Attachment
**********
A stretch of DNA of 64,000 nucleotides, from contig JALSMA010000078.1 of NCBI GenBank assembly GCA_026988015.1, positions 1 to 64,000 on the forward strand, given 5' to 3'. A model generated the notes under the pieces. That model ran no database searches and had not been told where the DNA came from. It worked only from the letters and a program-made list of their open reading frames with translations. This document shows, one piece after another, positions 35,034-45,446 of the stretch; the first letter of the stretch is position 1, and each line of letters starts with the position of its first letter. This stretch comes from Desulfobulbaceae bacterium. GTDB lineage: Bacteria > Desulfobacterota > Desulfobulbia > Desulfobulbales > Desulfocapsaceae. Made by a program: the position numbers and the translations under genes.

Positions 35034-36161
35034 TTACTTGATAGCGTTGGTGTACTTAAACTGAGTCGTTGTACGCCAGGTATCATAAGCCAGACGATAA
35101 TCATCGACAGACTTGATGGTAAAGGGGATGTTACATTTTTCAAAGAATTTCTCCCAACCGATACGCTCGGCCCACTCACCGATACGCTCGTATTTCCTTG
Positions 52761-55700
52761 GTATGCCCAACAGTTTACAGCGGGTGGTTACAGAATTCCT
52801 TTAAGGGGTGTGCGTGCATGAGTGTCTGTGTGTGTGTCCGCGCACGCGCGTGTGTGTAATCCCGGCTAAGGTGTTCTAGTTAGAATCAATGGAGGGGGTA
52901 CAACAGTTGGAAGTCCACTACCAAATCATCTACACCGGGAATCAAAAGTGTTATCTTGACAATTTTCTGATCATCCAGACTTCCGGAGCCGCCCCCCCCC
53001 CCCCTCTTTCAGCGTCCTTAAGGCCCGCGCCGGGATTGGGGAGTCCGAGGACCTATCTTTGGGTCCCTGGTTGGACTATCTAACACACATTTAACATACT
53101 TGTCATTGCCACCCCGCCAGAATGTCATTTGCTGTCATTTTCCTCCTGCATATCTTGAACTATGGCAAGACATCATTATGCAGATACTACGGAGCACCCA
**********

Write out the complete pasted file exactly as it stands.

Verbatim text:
A stretch of DNA of 64,000 nucleotides, from contig JALSMA010000078.1 of NCBI GenBank assembly GCA_026988015.1, positions 1 to 64,000 on the forward strand, given 5' to 3'. A model generated the notes under the pieces. That model ran no database searches and had not been told where the DNA came from. It worked only from the letters and a program-made list of their open reading frames with translations. This document shows, one piece after another, positions 35,034-45,446 of the stretch; the first letter of the stretch is position 1, and each line of letters starts with the position of its first letter. This stretch comes from Desulfobulbaceae bacterium. GTDB lineage: Bacteria > Desulfobacterota > Desulfobulbia > Desulfobulbales > Desulfocapsaceae. Made by a program: the position numbers and the translations under genes.

Positions 35034-36161
35034 TTACTTGATAGCGTTGGTGTACTTAAACTGAGTCGTTGTACGCCAGGTATCATAAGCCAGACGATAA
35101 TCATCGACAGACTTGATGGTAAAGGGGATGTTACATTTTTCAAAGAATTTCTCCCAACCGATACGCTCGGCCCACTCACCGATACGCTCGTATTTCCTTG
Positions 52761-55700
52761 GTATGCCCAACAGTTTACAGCGGGTGGTTACAGAATTCCT
52801 TTAAGGGGTGTGCGTGCATGAGTGTCTGTGTGTGTGTCCGCGCACGCGCGTGTGTGTAATCCCGGCTAAGGTGTTCTAGTTAGAATCAATGGAGGGGGTA
52901 CAACAGTTGGAAGTCCACTACCAAATCATCTACACCGGGAATCAAAAGTGTTATCTTGACAATTTTCTGATCATCCAGACTTCCGGAGCCGCCCCCCCCC
53001 CCCCTCTTTCAGCGTCCTTAAGGCCCGCGCCGGGATTGGGGAGTCCGAGGACCTATCTTTGGGTCCCTGGTTGGACTATCTAACACACATTTAACATACT
53101 TGTCATTGCCACCCCGCCAGAATGTCATTTGCTGTCATTTTCCTCCTGCATATCTTGAACTATGGCAAGACATCATTATGCAGATACTACGGAGCACCCA